Michael Dake, Stanford, USA, outlined the first experiences with the Gore TAG (W L Gore) thoracic branch endoprosthesis and Frank R Arko, Charlotte, USA, presented on the MONA LSA (Medtronic) branched device results at a session yesterday. Both speakers shared early cases and their results.

Thoracic aortic aneurysms that involve the left subclavian artery often leave physicians no choice but to use surgical techniques or to cover the branch vessel. “Although reports from single-centre experience with the hybrid approach have been positive, a single branch thoracic endograft specifically designed for treatment of the aortic arch (Zone 0–2) could be useful in extending the advantages of endovascular repair to the aortic arch.  As such, the Gore TAG Thoracic Branch Endoprosthesis is designed as a modular system which allows for treatment of aortic arch pathologies using a less invasive hybrid endovascular approach,” Dake said.

He presented on the Zone 2 US investigational device exemption feasibility trial that will enrol 20 to 40 patients at six sites. Patients will be followed for five years. The study will evaluate the device for the treatment zone 2 aneurysms.

The Gore TAG thoracic branch endoprosthesis has a modular construction design with off-the-shelf components. It has an inner lumen for anchoring and sealing the branch component. The complete system consists of aortic and branch components designed for the use in the arch, and also the accompanying accessory devices to facilitate delivery.

“The system is easy to use with a single femoral access and requires minimal catheter manoeuvres. It is safe with zero ischaemic time and has low risk of branch vessel coverage. After the first four cases, successful access and deployment of the endoprosthesis was seen in all cases. There was one procedural type 1 endoleak that resolved without re-intervention at one month. There were no device-related endoleaks, but one type 2 endoleak was seen at one month. There were no deaths or neurological events. There were no site reported serious adverse events related to the device,” he said.

Dake explained that the procedure to deploy the device included inserting the guidewires in aorta and branch vessel; introducing the aortic component over both guidewires into position within the arch; deploying aortic component and withdrawing catheter; advancing the introducer sheath and dilator and advancing and deploying branch component.

In order to be enrolled, patients had to have descending thoracic aortic aneurysms requiring placement of the proximal extent of the aortic stent graft in Zone 2. The primary endpoints of the study were: successful access and deployment of the thoracic branched endograft and the primary patency of the side branch assessed by angiography when the procedure finishes. The secondary endpoints included a one-month core lab analysis, assessing the side branch primary patency and device-related endoleaks.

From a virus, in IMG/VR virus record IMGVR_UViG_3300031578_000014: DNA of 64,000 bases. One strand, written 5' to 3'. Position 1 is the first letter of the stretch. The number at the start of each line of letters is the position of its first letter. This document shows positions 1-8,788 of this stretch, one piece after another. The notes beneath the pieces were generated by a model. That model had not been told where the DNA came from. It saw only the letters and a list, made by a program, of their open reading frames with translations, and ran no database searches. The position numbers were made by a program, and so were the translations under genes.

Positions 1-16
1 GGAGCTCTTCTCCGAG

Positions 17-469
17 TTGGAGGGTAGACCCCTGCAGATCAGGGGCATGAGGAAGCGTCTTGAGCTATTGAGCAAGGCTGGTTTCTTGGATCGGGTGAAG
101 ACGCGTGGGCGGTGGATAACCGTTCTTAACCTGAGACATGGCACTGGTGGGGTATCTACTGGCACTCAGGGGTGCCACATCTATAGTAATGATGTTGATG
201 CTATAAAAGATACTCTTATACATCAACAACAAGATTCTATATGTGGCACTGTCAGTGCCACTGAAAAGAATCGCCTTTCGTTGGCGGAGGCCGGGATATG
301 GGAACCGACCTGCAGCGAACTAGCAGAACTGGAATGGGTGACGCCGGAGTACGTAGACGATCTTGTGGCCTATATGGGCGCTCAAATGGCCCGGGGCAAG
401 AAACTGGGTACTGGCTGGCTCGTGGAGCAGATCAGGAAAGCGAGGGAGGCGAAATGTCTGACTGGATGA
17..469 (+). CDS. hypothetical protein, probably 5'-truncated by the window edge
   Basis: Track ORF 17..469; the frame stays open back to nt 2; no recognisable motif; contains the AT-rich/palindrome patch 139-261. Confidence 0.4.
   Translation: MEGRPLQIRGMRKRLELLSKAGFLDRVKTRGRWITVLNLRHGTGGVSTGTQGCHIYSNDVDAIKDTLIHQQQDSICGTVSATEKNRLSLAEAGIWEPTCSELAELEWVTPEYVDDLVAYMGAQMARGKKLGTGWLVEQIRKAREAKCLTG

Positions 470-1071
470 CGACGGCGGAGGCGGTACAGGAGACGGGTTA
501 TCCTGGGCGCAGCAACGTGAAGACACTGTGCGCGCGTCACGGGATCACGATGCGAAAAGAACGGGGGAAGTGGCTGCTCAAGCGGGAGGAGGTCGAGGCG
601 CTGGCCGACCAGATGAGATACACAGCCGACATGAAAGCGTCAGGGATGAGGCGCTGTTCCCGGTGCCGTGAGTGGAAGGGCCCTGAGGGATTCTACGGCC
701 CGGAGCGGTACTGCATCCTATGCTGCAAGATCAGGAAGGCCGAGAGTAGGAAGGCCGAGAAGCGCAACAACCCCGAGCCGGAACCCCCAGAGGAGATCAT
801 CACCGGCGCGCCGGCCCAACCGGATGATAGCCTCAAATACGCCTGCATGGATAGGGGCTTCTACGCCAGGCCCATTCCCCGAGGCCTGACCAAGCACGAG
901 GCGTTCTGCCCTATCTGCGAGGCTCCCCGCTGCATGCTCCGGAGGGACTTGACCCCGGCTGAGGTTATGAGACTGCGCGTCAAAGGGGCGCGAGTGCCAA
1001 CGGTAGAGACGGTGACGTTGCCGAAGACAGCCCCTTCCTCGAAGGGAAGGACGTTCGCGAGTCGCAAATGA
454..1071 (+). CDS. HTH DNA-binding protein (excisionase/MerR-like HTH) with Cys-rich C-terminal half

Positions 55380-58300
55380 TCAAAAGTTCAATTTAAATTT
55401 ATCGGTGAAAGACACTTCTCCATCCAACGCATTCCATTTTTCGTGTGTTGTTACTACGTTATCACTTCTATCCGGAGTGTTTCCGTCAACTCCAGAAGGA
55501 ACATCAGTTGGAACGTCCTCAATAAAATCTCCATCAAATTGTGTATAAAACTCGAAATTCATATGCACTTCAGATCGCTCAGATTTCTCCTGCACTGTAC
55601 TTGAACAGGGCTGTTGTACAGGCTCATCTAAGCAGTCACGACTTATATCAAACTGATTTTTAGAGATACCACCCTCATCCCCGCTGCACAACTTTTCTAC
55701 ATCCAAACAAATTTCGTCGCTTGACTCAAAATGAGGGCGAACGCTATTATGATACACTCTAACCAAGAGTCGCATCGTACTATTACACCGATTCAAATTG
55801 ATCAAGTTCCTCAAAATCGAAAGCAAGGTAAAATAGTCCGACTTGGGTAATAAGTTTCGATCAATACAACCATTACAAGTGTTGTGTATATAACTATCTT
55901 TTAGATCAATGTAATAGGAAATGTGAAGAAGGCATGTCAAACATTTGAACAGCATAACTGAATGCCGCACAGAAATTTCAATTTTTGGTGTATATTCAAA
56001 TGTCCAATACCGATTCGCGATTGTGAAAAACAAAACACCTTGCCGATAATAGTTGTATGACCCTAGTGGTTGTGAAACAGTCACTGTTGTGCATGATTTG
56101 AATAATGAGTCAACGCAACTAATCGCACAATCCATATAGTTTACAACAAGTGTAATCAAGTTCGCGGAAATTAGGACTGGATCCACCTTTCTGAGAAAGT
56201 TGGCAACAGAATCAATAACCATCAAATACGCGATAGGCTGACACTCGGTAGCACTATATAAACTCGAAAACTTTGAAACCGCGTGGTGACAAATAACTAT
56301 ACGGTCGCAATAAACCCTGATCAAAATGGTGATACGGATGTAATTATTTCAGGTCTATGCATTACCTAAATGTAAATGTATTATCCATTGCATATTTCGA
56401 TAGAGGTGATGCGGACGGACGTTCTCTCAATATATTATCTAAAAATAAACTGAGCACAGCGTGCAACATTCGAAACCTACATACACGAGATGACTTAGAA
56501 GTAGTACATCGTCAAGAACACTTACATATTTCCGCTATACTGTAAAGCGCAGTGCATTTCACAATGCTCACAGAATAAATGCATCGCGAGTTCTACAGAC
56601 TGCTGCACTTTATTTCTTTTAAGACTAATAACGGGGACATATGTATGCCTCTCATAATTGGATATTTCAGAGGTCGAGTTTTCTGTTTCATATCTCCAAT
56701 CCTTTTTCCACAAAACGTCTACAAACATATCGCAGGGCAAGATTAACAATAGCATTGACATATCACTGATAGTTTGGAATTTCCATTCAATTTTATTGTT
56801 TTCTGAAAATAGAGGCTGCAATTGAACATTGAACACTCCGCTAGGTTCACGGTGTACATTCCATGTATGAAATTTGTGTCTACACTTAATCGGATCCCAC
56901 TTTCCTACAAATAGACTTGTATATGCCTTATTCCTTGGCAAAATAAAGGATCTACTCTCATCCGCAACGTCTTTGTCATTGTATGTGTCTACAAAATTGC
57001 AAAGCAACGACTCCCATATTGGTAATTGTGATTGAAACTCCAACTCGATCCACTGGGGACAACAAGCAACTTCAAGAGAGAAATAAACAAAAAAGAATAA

Arko told delegates that there was a clinical need for left subclavian artery preservation in association with encroaching thoracic artery aneurysm. He presented the current status of an early feasibility trial in the FDA’s new innovation pathway testing the Valiant Mona LSA device.

The key goals of the trial are to validate the procedure in humans; assess the safety and performance acutely and at 30 days and collect imaging data to augment the current understanding.

Arko told delegates that the Valiant Mona LSA Thoracic Stent Graft consisted of a flexible cuff “volcano” on the main body. The system is a two-graft system and the main graft system comes in diameters between 30 and 46mm and in the single length of 15cm. It is a two-wire system as well and the secondary wire can be snared and then the second branch is brought up and deployed. The branch graft itself is made of a nitinol helical wire and polyester fabric. It has a proximal flare. The branch graft is always 40mm in length and a 15F profile, femoral access system.

The early feasibility trial is a prospective, non-randomised, three-centre, premarket clinical study that has enrolled nine patients. The primary safety and effectiveness objectives were measured acutely and at 30 days. “The follow-up schedule will be at 0-30 days, six months, 12 months and annually through five years,” Arko said.

The principal investigators are Eric E Roselli, Cleveland, USA, Frank R Arko, Charlotte, USA and Matt Thompson, London, UK.

Arko revealed that the current status of the early feasibility trial had seven patients enrolled as part of the US cohort and two enrolled as part of the cohort outside the US. One emergent case had been enrolled in the USA, outside of trial. Acute procedure results from all seven patients revealed 100% technical success and 100% patency in both main and branch stent graft. There were no type I or III endoleaks.

“All current devices need a healthy landing zone to seal. To achieve sufficient landing zone, the left subclavian artery may be sacrificed with resulting complications, such as 6% arm ischaemia, 4% spinal cord ischaemia, 2% vertebrobasilar ischaemia, 5% anterior circulation stroke and 6% death. Left subclavian artery preservation is recommended in the literature. 17–43% of patients undergoing TEVAR have planned coverage of the left subclavian artery to achieve an adequate proximal seal and the coverage of the left subclavian artery without revascularisation is the single most important predictor of post-TEVAR stroke,” Arko said.